Fred Stangl successfully defended a client that was previously convicted of a felony. Ryan Garcia avoided life in prison for shooting and killing Paul Ochoa. Ochoa was attempting a robbery on Garcia’s home. In addition to the murder charge, Stangl was able to get possession of a controlled substance dismissed. After the shooting, police discovered methamphetamine in Garcia’s residence. Instead, Garcia was able to enter into a favorable plea deal for unlawful possession of a firearm by a felon.
Important Legal Differences
Assault is among the most common of crimes charged, but there are important legal differences in the various assaultive crimes that may be alleged under Texas law.
The lawyers at Chappell, Lanehart & Stangl have decades of experience defending clients accused of assaultive offenses with great success. When accused of an assaultive offense, there is no substitute for choosing an experienced, aggressive lawyer to protect your reputation and liberty.
This article will address assaultive crimes other than those involving sexual misconduct.
Assault, a Class C misdemeanor
Did you know you can be guilty of a crime just by threatening someone or touching someone? Under Texas law, a person commits a crime if the person:
- Intentionally or knowingly threatens another with imminent bodily injury, including the person’s spouse; or
- Intentionally or knowingly causes physical contact with another when the person knows or should reasonably believe that the other will regard the contact as offensive or provocative.
The crime is a Class C misdemeanor, punishable by a fine of not more than $500. Class C misdemeanor assaults are rarely charged and rarely litigated.
Assault, a Class A misdemeanor
The most common assaultive offense is the Class A misdemeanor offense of assault. Under Texas law, a person commits a crime if the person:
- Intentionally, knowingly, or recklessly causes bodily injury to another . . .
The crime is a Class A misdemeanor, punishable by a jail term of up to one year in jail and an optional fine of up to $4,000. There are very few collateral consequences associated with a common Class A assault conviction.
Assault, a Third-Degree Felony
If a person commits assault by causing bodily injury to another, as defined above, the crime is enhanced to a third-degree felony, punishable by a prison term of 2-20 years and an optional $10,000 fine, if:
- The crime is committed against a public servant;
- The crime is committed in a domestic violence situation (discussed below), and:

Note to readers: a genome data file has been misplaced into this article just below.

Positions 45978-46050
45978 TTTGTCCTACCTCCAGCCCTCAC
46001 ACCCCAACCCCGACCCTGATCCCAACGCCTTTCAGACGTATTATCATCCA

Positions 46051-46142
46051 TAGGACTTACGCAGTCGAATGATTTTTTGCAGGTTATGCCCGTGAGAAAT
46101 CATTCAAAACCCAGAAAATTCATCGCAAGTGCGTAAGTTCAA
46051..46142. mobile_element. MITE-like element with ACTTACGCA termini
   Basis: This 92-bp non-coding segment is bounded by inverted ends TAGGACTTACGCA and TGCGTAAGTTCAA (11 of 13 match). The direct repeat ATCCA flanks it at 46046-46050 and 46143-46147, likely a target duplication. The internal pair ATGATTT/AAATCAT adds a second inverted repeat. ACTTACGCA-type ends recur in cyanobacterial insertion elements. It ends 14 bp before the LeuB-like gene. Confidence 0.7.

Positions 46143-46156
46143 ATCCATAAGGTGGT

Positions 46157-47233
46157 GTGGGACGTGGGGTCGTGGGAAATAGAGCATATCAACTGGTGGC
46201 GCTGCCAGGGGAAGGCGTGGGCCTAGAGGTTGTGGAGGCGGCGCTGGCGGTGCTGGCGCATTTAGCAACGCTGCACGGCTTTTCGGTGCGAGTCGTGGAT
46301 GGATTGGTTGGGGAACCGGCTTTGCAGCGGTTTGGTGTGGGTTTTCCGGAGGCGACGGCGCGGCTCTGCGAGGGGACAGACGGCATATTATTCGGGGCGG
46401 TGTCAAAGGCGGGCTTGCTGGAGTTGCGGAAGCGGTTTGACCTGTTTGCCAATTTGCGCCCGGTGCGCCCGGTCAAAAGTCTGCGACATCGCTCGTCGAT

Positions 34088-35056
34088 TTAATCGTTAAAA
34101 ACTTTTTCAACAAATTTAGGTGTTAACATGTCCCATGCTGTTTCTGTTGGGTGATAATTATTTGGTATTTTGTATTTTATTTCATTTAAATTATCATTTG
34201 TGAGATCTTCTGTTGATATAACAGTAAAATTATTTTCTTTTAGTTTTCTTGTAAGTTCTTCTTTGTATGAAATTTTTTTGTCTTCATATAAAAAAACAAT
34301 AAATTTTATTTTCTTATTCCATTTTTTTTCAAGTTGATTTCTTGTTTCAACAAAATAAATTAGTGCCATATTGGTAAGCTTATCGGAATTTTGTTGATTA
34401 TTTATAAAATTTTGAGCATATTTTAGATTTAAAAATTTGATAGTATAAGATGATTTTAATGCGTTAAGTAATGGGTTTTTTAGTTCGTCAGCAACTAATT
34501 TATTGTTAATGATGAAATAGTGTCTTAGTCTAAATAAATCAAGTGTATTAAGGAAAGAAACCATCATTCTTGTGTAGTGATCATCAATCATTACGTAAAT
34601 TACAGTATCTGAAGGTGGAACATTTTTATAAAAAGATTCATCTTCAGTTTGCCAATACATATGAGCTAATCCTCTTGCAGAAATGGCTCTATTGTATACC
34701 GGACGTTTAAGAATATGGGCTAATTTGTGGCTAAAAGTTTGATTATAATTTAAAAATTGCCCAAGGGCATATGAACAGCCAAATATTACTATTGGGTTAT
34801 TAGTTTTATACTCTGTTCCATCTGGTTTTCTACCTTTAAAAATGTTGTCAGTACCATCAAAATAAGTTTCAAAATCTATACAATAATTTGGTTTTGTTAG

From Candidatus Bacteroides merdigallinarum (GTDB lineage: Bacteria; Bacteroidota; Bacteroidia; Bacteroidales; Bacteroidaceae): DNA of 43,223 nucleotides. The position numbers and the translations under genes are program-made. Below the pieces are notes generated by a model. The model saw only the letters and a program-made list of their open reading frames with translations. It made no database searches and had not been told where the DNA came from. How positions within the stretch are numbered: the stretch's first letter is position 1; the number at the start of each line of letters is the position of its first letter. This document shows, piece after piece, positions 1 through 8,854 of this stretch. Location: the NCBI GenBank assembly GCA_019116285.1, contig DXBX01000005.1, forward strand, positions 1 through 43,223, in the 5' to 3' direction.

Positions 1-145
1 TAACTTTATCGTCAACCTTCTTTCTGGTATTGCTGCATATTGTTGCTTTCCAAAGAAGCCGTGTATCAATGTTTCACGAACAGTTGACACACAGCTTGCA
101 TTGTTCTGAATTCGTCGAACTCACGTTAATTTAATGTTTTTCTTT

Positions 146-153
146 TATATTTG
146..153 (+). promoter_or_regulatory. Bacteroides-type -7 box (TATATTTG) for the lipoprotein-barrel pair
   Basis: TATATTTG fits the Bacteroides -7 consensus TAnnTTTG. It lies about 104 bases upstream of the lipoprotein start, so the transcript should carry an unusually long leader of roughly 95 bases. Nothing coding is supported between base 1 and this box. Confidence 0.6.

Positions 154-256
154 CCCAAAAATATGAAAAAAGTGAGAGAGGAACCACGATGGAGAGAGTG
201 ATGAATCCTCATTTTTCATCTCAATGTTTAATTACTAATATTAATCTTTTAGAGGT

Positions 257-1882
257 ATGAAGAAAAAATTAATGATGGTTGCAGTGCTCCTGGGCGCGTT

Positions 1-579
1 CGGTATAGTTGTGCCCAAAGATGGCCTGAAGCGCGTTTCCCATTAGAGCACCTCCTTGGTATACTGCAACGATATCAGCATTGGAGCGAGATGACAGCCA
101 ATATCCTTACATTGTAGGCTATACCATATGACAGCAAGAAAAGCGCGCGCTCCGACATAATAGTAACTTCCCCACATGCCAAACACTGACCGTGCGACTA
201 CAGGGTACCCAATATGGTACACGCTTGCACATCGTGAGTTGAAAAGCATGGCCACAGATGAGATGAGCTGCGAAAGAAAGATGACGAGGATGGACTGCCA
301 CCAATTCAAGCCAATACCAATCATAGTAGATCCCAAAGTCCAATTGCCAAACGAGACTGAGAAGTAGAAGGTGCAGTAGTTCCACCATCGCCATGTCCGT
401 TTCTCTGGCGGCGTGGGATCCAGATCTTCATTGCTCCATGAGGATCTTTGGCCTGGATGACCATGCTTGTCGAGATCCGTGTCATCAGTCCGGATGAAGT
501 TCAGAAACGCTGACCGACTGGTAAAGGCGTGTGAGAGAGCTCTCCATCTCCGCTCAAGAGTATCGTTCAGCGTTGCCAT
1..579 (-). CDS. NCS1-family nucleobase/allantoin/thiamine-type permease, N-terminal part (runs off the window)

- It is shown on the trial of the offense that the defendant has been previously convicted of family violence; or
- The offense is committed by intentionally, knowingly, or recklessly impeding the normal breathing or circulation of the blood of the person by applying pressure to the person’s throat or neck or by blocking the person’s nose or mouth.
In addition, there are multiple more rare third-degree felony assault crimes described by the Texas Penal Code, including assaulting a security officer and assaulting a pregnant individual to force an abortion.
Domestic Violence Assault
If a Class A misdemeanor assault complaint includes an allegation of “domestic violence,” the stakes increase dramatically.
Domestic violence is probably treated more seriously than any other misdemeanor offense in Texas. A conviction carries additional fines, the loss of certain rights, and automatically increases any subsequent domestic arrests to felonies.
You can be charged with domestic assault for a range of actions, from threatening a spouse or girlfriend to attacking a family member with a deadly weapon. It isn’t necessary for you to injure the other person to be charged with domestic violence.
Domestic assault is one of the few misdemeanor offenses in Texas for which a police officer can arrest you on the spot without witnessing the incident. All the officer needs is probable cause, such as witness statements or evidence of injury, to believe that you made serious threats or committed violence.
The court system also tends to err on the side of caution in family violence cases, allowing a judge to issue a protective order barring you from contact with the family member – meaning you may not be able to return home – immediately after your arrest.